Disrupting Work: The Problems We Face Now
Guest blog 1 out of 3 by Chris Gerry, CEO at the SkillsLab. They facilitate cultural change that allows people to develop soft-skills needed to learn, work and lead happy lives.
Europe faces significant social and economic challenges in the next decades against a backdrop of global change. There are three that dominate: climate; population and the economy.
The second half of 2015 and first of 2016 saw monthly temperatures beating all previous recordings. Carbon dioxide passed 400 parts per million in March 2016. 350 parts per million is considered safe in terms of avoiding consistent planetary warming. Ouch.
Temperatures are set to rise by 2 degrees centigrade by 2050 with a likely increase in severe weather events; reduction in crop growth in the Middle East and southern Europe and a rise in global sea levels (see here).
The impact of this could result in reduced food production and growing problems with supplying fresh water. Additionally, increases in migration will pose severe political and social issues for the EU.
The second area of concern is population. EU population is expected to peak in 2025 with migration adding to the population of the EU25. Deaths have been greater than births since 2010 and the trend of downward population will continue at least until 2050 when there will be some 52 million fewer people in the EU25.
By 2050 the proportion of people of working age (16 to 64) will have fallen from 307 million in 2004 to 255 million by 2050. The scale of population decrease in some states is dramatic with countries losing as much as 19 % of their population whilst 10 % is quite common (EU report).
With the numbers of elderly over the age of 80 increasingly dramatically from 4 per cent in 2004 to over 11 per cent by 2050, the elderly dependency ratio will increase from 24.5% in 2004 to 53% in 2050.
The costs of this will need to be met from EU workers – a challenge since these numbers are in decline.
These developments will all have an impact on the European economy. Economic growth has been limited since the global collapse of 2008 and currently is about 0.6 per cent per annum. EU growth rate has averaged a mere 0.36 % since 1996.
But in part this is a global phenomenon, with former US treasury secretary Larry Summers labelling the problem as ‘secular stagnation’ characterised by near zero growth.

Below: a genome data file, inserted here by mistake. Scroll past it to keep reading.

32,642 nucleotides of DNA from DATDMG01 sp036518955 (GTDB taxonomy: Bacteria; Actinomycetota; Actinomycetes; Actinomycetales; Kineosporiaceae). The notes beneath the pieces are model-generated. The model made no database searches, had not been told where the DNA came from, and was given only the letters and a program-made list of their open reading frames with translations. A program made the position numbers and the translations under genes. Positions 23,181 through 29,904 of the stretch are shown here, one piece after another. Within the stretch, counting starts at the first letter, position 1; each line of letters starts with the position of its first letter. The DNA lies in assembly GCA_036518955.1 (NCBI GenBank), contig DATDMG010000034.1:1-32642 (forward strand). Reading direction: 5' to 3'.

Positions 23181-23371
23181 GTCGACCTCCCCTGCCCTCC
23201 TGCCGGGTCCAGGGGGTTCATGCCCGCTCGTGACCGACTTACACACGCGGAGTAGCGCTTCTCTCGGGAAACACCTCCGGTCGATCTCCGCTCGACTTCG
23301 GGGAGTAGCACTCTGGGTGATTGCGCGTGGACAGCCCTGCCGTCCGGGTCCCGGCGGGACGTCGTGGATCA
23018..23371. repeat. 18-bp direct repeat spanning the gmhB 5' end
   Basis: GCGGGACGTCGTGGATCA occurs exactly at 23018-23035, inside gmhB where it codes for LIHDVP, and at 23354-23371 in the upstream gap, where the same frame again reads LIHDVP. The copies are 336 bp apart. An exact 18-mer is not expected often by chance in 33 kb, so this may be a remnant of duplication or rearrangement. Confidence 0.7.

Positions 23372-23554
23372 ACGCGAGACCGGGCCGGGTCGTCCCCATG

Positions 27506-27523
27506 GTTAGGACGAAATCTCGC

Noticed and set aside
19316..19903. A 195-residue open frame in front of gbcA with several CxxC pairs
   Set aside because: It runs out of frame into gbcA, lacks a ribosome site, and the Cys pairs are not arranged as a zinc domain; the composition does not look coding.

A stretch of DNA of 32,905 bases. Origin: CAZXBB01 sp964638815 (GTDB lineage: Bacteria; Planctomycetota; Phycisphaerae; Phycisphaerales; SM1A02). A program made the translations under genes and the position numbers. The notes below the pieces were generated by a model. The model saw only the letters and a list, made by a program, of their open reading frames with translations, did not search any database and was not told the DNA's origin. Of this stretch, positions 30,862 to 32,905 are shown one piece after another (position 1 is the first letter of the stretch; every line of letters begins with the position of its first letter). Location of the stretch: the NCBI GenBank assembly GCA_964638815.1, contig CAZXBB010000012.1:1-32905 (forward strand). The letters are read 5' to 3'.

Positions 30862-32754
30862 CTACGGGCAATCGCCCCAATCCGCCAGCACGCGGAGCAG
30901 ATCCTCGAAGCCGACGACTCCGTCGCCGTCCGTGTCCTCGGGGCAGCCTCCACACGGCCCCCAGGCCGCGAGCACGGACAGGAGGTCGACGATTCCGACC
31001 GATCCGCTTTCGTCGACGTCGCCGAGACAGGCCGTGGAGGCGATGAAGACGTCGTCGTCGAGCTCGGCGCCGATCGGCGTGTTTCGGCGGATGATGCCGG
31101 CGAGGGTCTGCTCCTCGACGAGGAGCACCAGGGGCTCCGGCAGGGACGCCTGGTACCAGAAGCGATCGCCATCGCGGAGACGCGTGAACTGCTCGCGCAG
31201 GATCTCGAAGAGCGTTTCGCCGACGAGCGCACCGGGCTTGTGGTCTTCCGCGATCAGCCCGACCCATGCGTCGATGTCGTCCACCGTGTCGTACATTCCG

People worldwide buy less ‘stuff’
People everywhere appear to be buying less: in 2000 UK consumers bought fifteen tons of ‘stuff’; by 2015 this had dropped to ten tons.
In this economic environment wage growth has been poor and income inequalities have increased substantially.
The combined effects of new global production and distribution, a weakened banking system following the 2008 collapse, declines in governmental incomes, and differential growth rates between northern and southern Europe have combined to produce significant economic challenges.
Disrupting traditional work practices
An additional challenge has been the rise of new business models with consequent disintermediation and disruption to traditional work practices. These are likely to advance in coming years with the rise of machines increasingly displacing labour.
Here the impact of Moore’s Law (the doubling of computing capacity every eighteen months to two years and the halving of costs) is now beginning to make significant inroads into displacing workers as computing power becomes more significant.
Businesses are struggling to catch up
The rise of automated manufacturing, intelligent algorithms and the emergence of the internet of things all point to significant structural changes to patterns of employment. One study suggested that almost 50% of jobs are capable of being replaced by machines at the current time.
This number will only increase in future decades: think driverless cars and commercial vehicles; medical diagnosis via machines; automation in retail and travel; hospitality and leisure.
Against this backdrop businesses are struggling to catch up. They face significant challenges in terms of markets, regulation and – most critically – productivity.
What is to be done?